Gig of the week: New Year’s Eve festivals across Ireland

Gavin James in Killarney, Walking on Cars in Dublin, ASIWYFA in Belfast

Gavin James

Gavin James

 

It is, as we all know, a tricky time of the year – perhaps the trickiest. If you say you’d rather not go out on New Year’s Eve, then some might (actually, they will) perceive you as being an odd sort. Who in their right minds, these people don’t ask, would prefer a quiet night in with close friends when they could be out on the tiles, on the lash and the razz, with a city full of inebriated strangers? And then, of course, there are music fans.

New Year’s Eve (never mind whatever arrives before and after) is one of those nights when the old favourites make it their mission to get you in the right mood. One might think that the old favourites would sometimes much prefer to make it easy for themselves and put their feet up for the night that’s in it, but if entertainment is the name of the game – and if the game is paid well enough – then they are duty-bound to shout it out.

And so, going directly to December 31st, we have the following: if you’re after a relatively quiet night that rings out the old and brings in the new, then Gavin James at INEC, Killarney, Co Kerry, will do the job for you. James is adept at fusing infectious pop melody lines with songs that this writer has seen people shed a tear to. We would shrewdly guess, also, that this particular gig will appeal to couples that view 2020 as the year in which they make it or break it. Certainly, James’s songs have a tendency to peer into the cracks of a relationship, and by the end of them to either tear it further apart or seal it up. With 2020 being a Leap Year, we are going to safely bet that some people will have their eye on the prize come February 29th.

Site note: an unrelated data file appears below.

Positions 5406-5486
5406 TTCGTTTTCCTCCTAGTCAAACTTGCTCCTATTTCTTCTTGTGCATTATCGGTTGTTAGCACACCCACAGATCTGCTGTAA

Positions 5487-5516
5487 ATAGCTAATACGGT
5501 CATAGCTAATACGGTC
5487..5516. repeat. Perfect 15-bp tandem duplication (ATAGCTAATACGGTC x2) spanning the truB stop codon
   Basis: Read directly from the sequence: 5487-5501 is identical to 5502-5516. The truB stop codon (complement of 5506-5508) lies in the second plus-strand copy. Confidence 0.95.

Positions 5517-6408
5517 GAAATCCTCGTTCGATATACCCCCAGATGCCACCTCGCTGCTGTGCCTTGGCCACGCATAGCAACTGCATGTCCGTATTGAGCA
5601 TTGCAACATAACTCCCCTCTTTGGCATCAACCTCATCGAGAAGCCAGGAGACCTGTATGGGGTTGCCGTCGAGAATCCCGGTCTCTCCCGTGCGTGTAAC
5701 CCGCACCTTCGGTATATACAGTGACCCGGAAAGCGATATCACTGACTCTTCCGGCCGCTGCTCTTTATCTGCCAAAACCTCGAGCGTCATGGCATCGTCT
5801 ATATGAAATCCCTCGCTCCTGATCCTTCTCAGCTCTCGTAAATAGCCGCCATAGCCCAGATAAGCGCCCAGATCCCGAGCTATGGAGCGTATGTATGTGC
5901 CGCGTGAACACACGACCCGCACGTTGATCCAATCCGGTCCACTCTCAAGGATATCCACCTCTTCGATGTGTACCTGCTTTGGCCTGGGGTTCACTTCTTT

For something just that little bit noisier, heavier and more in your face, be advised that Belfast band And So I Watch You from Afar (ASIWYFA) will be bringing their granite-tough but layered music to Whelan’s, Dublin, on New Year’s Eve. Ostensibly, they are on a nationwide tour (they also play Cyprus Avenue, Cork, December 29th, and Róisín Dubh, Galway, December 30th) to perform in its entirety their self-titled debut album, which celebrates its 10th birthday. The band will, of course, be performing tracks from more of their albums, but such revelries aside you can absolutely guarantee there will be no such thing as slow dancing here. Rather, gird your loins, put on appropriate footwear, protect yourself from tinnitus by wearing any form of earplugs, and shield yourselves from the push and shove of the circle-of-hell ruck. In other words, have a ball and blast with one of the best (largely) instrumental bands this land has ever produced.

Walking on Cars
Walking on Cars
Junior Brother
Junior Brother

If music on the folk spectrum is more your thing, then head west to see Lankum and Junior Brother co-headline at Róisín Dubh, Galway. Both acts released albums earlier this year and have spent the best part of it honing their live performances. Each has their own singular specialities: Junior Brother (aka Ronan Kealy) wrangles you with folk tunes that first rouse you and then make you smile; Lankum take tradition and squeeze it until it adopts a different form. All good, then.

Two Dublin-based NYE gigs couldn’t be more different from each other. The Pillow Queens show at the Workman’s Club is for fans of superlative guitar/pop, while NYF Countdown Concert, Custom House Quay, delivers the biggest bangs on the night/morning with music from Kerry’s Walking on Cars and Northern Ireland’s Ash, and more fireworks than you’ll be able to count.

Speaking of which: 10…9…8…7…6…5…4…3…2… – Happy New Year!

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